Buttigieg (copy)

Mayor Pete Buttigieg speaks at the Galivants Ferry Stump on Monday, Sept. 16, 2019. The 2020 presidential candidate is beginning a new ad campaign in South Carolina. File/Grace Beahm Alford/Staff

COLUMBIA — Pete Buttigieg, the young Indiana mayor who has surged into the top tier of the 2020 Democratic presidential primary, will be spending $2 million on media ad buys in South Carolina beginning with a radio spot Thursday, according to his campaign.

The 60-second radio ad, which the campaign said will air in all of the state's major media markets, contrasts Buttigieg's military experience in Afghanistan with Republican President Donald Trump's reality TV background and touts Buttigieg's determination to tackle gun violence and systemic racism.

"I didn’t just come here to end the era of Donald Trump," Buttigieg says in the ad, with cheering crowds in the background. "I am here to launch the era that must come next."

The campaign hopes to stay on air throughout the next few months in the lead-up to South Carolina's "First in the South" Feb. 29 primary.

The ad comes as Buttigieg, 37, has recently ramped up his ground game in South Carolina, closing the gap on other leading candidates. The campaign said it has opened four offices in the state and hired 40 full-time staff members on the ground to spread his message.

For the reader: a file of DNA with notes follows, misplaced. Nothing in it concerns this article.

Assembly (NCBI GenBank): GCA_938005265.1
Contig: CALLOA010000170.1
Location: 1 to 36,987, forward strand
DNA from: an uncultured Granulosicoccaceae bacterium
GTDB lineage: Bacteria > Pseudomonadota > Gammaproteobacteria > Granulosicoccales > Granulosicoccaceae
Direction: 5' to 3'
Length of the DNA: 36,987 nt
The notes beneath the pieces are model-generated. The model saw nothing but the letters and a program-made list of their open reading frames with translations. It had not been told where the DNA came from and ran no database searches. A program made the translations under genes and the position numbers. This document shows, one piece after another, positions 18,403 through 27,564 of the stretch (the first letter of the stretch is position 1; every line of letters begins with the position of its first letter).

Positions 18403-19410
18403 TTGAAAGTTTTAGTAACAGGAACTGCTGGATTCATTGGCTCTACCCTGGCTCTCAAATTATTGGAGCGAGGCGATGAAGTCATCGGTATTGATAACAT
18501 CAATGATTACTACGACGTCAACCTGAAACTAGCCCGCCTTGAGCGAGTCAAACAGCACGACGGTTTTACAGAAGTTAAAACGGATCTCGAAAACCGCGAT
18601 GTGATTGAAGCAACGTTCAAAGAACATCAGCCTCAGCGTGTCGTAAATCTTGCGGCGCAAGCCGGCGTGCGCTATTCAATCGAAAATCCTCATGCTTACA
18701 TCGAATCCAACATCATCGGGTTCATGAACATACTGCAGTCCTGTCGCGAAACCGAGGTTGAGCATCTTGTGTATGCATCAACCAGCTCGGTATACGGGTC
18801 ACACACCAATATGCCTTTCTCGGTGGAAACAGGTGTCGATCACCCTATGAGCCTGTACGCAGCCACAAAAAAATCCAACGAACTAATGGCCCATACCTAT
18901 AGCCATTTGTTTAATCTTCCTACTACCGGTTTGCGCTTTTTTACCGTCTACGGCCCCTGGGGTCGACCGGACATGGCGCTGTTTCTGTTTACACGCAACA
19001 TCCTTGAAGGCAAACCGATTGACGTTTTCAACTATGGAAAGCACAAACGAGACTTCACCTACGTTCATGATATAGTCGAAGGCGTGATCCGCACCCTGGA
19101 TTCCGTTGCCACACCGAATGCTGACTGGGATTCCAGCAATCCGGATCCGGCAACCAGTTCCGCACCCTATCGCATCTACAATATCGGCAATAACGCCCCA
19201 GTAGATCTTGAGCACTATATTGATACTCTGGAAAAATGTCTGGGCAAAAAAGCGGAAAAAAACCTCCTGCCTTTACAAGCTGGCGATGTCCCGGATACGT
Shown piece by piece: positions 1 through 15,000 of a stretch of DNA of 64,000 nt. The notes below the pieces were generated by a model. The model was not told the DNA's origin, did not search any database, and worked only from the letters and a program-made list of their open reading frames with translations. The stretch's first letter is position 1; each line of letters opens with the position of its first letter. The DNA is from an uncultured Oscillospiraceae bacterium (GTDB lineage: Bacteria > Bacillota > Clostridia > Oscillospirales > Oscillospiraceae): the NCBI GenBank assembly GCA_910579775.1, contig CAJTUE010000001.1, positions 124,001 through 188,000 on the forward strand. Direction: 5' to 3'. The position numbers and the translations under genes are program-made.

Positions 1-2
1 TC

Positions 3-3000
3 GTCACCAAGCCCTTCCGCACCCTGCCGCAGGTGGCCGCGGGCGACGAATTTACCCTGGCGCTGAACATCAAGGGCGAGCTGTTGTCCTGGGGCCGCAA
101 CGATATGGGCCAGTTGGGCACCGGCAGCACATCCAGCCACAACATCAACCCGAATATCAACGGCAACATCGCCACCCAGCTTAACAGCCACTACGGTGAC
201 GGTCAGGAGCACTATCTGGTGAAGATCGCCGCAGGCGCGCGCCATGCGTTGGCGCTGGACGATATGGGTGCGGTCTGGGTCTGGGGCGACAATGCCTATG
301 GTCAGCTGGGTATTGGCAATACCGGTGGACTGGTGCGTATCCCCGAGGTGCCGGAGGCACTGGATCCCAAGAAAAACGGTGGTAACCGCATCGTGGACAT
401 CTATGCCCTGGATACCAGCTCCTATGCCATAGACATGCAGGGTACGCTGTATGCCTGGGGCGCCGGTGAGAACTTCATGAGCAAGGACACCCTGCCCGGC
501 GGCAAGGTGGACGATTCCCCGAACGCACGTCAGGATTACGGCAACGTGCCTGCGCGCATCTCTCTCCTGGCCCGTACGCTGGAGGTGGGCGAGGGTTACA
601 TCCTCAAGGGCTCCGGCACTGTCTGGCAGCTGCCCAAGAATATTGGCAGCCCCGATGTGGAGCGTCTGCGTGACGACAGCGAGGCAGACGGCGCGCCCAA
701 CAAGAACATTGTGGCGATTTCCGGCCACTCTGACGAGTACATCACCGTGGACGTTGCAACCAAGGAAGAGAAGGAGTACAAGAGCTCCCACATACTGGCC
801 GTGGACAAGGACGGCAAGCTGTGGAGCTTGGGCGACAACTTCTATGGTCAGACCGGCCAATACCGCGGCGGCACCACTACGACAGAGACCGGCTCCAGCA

“There is a growing energy and momentum behind Pete’s bold and unifying vision for the future of our country," said Buttigieg's S.C. spokeswoman Lauren Brown. "We are entering a new phase of the campaign, building on our robust organizing infrastructure, and adding significant investments to deliver Pete’s message throughout the state and win South Carolina.”

While Buttigieg has risen all the way to the top of some polls in the first two states, Iowa and New Hampshire, he has faced a more uphill climb in South Carolina, where most of the Democratic electorate is African American.

In a recent Post and Courier-Change Research poll last month, Buttigieg came in fifth place with the support of 9 percent of the state's likely Democratic primary voters. But the results also revealed a racial gap, as 15 percent of white voters said they support Buttigieg compared to 5 percent of black voters.

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He has vowed to work on improving his standing among black voters. Several of his recent senior staff hires in South Carolina are African American, and he has cited issues such as Denmark's water problems as an example of challenges he wants to confront.

"These issues can’t be treated as a specialty issue. ... For me, it’s consistent with everything else," he said. "There is this false choice that has been presented whether or not to talk about kitchen table issues or whether to talk about race, as if black and brown voters don’t have kitchen tables, too."

Few other candidates have begun airing ads in South Carolina. One notable exception is Tom Steyer, a billionaire hedge fund manager and longtime liberal activist, whose personal wealth has allowed him to blitz the airwaves for months as he tries to raise his name recognition.

Follow Jamie Lovegrove on Twitter @jslovegrove.

Jamie Lovegrove is a political reporter covering the South Carolina Statehouse, congressional delegation and campaigns. He previously covered Texas politics in Washington for The Dallas Morning News and in Austin for the Texas Tribune.